How to Pitch a TV Show – 4-Week Workshop

How to Pitch a TV ShowThe amount of scripted programs being made for broadcast, cable and digital formats has increased exponentially over the last decade.  This means more opportunities for writers to pitch their ideas.

Although there are more opportunities out there, it is still a competitive marketplace and you need to learn how to communicate to the people who want to buy your show. They want to buy shows, but they want to buy good ones that will sell and make money, which is why you need more than a great idea, you need to know how to pitch, and how to pitch well to any producer, network or studio executive.

This workshop is a stellar opportunity to work directly with a professional Development Executive who hears pitches on a daily basis and get one-on-one help to hone your pitch.

Whether you just have an idea or you already have a finished script, this is your opportunity to learn how to communicate professionally and succinctly.

This workshop will cover:

  • Loglines – their importance and how to write one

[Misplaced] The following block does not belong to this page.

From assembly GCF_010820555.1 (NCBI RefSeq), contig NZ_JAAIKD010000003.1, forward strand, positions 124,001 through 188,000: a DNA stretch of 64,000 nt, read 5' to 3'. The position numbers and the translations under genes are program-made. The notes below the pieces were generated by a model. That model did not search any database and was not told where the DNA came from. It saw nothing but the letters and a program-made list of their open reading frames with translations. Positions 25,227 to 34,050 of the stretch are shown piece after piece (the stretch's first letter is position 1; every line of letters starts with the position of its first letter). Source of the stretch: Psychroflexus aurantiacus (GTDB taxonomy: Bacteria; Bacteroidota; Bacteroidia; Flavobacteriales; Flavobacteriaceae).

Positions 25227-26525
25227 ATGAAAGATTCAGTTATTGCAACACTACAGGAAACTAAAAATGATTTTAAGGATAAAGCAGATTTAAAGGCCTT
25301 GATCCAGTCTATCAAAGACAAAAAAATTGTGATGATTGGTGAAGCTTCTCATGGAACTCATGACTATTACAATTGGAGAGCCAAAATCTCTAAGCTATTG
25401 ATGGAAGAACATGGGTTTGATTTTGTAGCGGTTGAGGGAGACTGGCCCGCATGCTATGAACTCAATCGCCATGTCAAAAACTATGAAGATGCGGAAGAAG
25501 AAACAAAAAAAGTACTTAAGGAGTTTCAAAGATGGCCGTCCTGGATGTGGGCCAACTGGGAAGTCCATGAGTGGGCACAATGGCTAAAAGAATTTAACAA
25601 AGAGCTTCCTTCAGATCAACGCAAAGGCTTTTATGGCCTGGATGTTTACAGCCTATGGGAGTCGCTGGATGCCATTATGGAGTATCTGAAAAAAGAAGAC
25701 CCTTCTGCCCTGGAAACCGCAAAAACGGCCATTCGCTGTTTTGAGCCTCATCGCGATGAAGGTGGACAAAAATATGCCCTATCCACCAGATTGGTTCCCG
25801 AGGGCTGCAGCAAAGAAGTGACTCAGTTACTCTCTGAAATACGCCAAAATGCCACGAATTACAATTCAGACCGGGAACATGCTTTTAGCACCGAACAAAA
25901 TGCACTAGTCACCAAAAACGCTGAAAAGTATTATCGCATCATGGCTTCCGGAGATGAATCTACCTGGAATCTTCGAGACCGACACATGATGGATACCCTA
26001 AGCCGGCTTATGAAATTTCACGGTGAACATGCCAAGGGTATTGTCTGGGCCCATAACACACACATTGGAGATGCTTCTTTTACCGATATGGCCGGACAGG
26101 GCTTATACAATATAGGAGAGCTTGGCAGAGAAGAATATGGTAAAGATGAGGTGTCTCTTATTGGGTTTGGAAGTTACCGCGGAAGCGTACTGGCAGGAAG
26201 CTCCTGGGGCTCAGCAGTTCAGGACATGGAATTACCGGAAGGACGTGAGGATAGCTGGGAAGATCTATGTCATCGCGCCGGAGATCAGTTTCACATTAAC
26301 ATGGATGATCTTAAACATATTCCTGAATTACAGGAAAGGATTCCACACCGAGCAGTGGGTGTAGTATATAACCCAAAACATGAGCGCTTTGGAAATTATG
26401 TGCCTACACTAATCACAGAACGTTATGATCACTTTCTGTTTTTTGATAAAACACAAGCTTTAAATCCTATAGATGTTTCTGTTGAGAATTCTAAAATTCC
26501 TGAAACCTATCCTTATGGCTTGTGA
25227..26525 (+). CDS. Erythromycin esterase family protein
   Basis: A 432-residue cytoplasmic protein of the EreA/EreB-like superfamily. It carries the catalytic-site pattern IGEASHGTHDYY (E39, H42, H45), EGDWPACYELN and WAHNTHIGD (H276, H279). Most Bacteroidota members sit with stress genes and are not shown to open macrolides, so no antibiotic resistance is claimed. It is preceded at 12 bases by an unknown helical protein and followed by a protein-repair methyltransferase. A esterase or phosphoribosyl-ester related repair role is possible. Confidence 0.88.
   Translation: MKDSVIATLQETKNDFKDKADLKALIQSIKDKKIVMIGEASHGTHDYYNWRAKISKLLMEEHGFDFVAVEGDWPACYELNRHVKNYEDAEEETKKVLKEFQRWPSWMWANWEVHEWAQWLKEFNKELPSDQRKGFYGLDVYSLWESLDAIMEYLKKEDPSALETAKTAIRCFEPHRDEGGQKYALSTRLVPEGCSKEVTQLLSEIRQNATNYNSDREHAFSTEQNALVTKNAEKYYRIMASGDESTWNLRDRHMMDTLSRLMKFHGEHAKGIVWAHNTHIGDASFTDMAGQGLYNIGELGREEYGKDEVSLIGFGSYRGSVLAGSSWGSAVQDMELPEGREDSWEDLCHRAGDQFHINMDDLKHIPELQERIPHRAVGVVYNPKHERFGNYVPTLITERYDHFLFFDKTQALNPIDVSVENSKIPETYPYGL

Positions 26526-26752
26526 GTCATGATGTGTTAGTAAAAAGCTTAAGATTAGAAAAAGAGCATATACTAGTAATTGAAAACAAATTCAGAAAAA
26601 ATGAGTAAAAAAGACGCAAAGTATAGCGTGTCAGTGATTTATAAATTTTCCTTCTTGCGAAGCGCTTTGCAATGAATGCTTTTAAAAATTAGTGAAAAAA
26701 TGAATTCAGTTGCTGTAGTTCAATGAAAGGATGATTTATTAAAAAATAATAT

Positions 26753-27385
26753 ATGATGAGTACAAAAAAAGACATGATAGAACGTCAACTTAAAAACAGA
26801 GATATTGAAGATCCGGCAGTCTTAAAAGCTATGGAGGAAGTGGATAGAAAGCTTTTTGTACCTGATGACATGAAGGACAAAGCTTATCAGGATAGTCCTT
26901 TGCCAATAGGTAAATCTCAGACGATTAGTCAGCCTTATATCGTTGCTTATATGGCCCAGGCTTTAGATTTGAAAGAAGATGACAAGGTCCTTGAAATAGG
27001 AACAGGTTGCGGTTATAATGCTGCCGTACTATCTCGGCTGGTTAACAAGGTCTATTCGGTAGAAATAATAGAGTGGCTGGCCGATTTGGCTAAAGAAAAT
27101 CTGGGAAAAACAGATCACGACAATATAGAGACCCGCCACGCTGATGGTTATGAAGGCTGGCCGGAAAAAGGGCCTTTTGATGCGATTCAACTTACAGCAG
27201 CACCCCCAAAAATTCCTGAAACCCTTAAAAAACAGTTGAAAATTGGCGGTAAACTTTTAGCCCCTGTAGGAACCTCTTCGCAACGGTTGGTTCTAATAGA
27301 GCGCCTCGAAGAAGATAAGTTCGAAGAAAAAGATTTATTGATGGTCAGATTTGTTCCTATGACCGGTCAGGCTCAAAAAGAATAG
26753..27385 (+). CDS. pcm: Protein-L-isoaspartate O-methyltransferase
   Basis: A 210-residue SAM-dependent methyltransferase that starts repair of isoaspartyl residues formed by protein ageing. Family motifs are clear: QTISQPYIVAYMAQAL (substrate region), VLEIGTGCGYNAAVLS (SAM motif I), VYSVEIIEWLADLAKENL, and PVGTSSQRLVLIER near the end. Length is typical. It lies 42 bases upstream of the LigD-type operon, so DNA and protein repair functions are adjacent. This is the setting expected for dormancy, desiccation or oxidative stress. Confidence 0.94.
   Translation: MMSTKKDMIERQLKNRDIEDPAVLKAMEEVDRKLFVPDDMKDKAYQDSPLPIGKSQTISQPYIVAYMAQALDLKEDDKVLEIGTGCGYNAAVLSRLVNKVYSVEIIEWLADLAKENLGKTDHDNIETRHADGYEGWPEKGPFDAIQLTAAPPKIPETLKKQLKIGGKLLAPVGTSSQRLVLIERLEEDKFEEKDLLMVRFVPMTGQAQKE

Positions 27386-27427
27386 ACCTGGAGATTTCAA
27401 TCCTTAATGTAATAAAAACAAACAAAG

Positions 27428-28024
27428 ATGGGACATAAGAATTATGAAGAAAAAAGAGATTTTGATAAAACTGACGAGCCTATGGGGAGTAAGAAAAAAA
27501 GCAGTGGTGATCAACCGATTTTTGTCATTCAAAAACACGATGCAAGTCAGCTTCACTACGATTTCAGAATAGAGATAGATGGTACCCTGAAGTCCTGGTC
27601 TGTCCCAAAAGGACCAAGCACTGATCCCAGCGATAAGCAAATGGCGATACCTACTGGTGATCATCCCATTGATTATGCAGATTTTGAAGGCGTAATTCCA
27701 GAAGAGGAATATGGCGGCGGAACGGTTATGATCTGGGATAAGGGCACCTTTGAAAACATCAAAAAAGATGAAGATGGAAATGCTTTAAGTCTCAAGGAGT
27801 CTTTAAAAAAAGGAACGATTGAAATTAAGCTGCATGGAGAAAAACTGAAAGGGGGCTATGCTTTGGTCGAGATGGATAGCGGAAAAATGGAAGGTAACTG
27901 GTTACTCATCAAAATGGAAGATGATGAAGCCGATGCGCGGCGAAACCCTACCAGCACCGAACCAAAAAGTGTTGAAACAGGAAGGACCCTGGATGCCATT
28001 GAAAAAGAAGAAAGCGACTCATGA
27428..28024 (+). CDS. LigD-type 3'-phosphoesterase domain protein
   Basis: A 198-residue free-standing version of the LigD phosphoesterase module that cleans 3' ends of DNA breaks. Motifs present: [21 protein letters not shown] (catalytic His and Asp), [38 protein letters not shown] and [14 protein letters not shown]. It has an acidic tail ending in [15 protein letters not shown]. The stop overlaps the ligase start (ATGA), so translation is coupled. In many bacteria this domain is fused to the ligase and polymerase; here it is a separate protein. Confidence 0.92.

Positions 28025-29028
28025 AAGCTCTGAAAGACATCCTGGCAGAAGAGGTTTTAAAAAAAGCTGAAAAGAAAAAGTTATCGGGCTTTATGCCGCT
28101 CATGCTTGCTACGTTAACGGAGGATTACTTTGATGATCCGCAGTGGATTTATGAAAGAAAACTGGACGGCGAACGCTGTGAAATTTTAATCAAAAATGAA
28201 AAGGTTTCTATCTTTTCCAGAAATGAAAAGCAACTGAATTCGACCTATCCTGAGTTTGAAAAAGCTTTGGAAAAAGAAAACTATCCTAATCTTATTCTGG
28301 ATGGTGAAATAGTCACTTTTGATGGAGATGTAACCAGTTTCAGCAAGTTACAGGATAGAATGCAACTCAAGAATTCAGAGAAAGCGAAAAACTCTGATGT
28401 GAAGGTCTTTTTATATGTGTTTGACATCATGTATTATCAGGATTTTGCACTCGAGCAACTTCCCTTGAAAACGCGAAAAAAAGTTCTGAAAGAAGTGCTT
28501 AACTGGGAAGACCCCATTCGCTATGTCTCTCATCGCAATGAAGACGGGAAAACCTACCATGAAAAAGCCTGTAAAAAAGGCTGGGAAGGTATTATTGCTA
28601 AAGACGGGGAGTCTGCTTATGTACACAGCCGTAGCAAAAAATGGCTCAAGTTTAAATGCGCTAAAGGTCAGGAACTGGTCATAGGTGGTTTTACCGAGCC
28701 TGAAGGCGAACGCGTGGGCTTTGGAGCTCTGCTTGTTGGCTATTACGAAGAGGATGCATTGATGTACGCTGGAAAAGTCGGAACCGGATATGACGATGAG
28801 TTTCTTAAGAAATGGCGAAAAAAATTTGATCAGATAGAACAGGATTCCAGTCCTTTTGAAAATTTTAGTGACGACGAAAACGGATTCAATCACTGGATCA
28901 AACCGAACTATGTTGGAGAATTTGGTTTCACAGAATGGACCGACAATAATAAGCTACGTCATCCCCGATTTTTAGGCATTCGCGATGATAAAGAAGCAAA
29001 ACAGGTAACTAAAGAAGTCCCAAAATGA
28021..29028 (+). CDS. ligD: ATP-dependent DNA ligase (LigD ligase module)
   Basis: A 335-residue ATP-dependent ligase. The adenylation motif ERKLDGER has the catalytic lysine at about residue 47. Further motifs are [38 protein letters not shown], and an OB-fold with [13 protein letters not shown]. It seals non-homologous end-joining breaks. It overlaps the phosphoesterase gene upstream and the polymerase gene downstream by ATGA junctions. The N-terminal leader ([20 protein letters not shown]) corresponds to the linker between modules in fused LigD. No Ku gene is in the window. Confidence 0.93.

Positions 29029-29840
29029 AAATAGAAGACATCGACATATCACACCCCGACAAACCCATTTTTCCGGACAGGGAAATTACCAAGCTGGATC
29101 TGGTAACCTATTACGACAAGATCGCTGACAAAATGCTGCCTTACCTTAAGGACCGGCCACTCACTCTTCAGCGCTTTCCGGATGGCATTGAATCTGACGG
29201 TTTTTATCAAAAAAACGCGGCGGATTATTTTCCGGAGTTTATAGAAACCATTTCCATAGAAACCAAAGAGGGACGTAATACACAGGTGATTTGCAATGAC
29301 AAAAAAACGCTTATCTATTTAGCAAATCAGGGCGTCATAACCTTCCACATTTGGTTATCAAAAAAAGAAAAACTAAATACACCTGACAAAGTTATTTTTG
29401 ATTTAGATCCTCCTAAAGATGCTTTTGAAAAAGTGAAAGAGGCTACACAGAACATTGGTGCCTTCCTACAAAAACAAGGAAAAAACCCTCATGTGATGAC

• What buyers are looking for in a pitch
  • Character vs. story beats – which are more important?
  • Structuring your pitch for maximum affect
  • What to say – and not say – in a meeting
  • What happens to your pitch after you leave the room

By the end of this workshop, you’ll know:

  1. The key elements to successfully translating your idea into an attention-getting pitch
  2. How to sell yourself as well as your idea
  3. How to talk about your pitch in terms of the pilot and beyond

About the Instructor:

marla whiteMarla White is a television development executive with years of experience in shepherding series and movies to the small screen including the current WGN hit show, “Outsiders,” and “The Jim Gaffigan Show” for TV Land.  After hearing hundreds of mind-numbing pitches over the years that successfully torpedoed what might have otherwise been marketable ideas, she has become determined teach writers what executives are looking for when you walk in the room.


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